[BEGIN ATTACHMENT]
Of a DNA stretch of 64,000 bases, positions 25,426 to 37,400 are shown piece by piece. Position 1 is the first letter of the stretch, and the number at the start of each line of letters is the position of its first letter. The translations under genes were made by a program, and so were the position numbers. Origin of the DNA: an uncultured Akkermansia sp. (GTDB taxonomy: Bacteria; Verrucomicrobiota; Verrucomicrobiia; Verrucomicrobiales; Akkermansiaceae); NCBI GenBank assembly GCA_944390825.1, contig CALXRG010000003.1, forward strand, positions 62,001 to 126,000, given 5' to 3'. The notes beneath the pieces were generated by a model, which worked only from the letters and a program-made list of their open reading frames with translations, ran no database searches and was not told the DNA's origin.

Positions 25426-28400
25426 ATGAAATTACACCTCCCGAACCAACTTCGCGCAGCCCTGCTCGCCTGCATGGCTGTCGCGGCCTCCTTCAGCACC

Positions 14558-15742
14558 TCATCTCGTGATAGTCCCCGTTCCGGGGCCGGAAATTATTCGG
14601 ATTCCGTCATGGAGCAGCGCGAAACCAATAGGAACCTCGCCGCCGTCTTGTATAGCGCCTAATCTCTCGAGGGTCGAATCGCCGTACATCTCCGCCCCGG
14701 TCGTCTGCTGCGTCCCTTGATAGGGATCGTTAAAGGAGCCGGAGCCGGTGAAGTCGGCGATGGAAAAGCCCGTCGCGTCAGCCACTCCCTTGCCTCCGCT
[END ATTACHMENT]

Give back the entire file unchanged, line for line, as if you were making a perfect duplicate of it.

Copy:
Of a DNA stretch of 64,000 bases, positions 25,426 to 37,400 are shown piece by piece. Position 1 is the first letter of the stretch, and the number at the start of each line of letters is the position of its first letter. The translations under genes were made by a program, and so were the position numbers. Origin of the DNA: an uncultured Akkermansia sp. (GTDB taxonomy: Bacteria; Verrucomicrobiota; Verrucomicrobiia; Verrucomicrobiales; Akkermansiaceae); NCBI GenBank assembly GCA_944390825.1, contig CALXRG010000003.1, forward strand, positions 62,001 to 126,000, given 5' to 3'. The notes beneath the pieces were generated by a model, which worked only from the letters and a program-made list of their open reading frames with translations, ran no database searches and was not told the DNA's origin.

Positions 25426-28400
25426 ATGAAATTACACCTCCCGAACCAACTTCGCGCAGCCCTGCTCGCCTGCATGGCTGTCGCGGCCTCCTTCAGCACC

Positions 14558-15742
14558 TCATCTCGTGATAGTCCCCGTTCCGGGGCCGGAAATTATTCGG
14601 ATTCCGTCATGGAGCAGCGCGAAACCAATAGGAACCTCGCCGCCGTCTTGTATAGCGCCTAATCTCTCGAGGGTCGAATCGCCGTACATCTCCGCCCCGG
14701 TCGTCTGCTGCGTCCCTTGATAGGGATCGTTAAAGGAGCCGGAGCCGGTGAAGTCGGCGATGGAAAAGCCCGTCGCGTCAGCCACTCCCTTGCCTCCGCT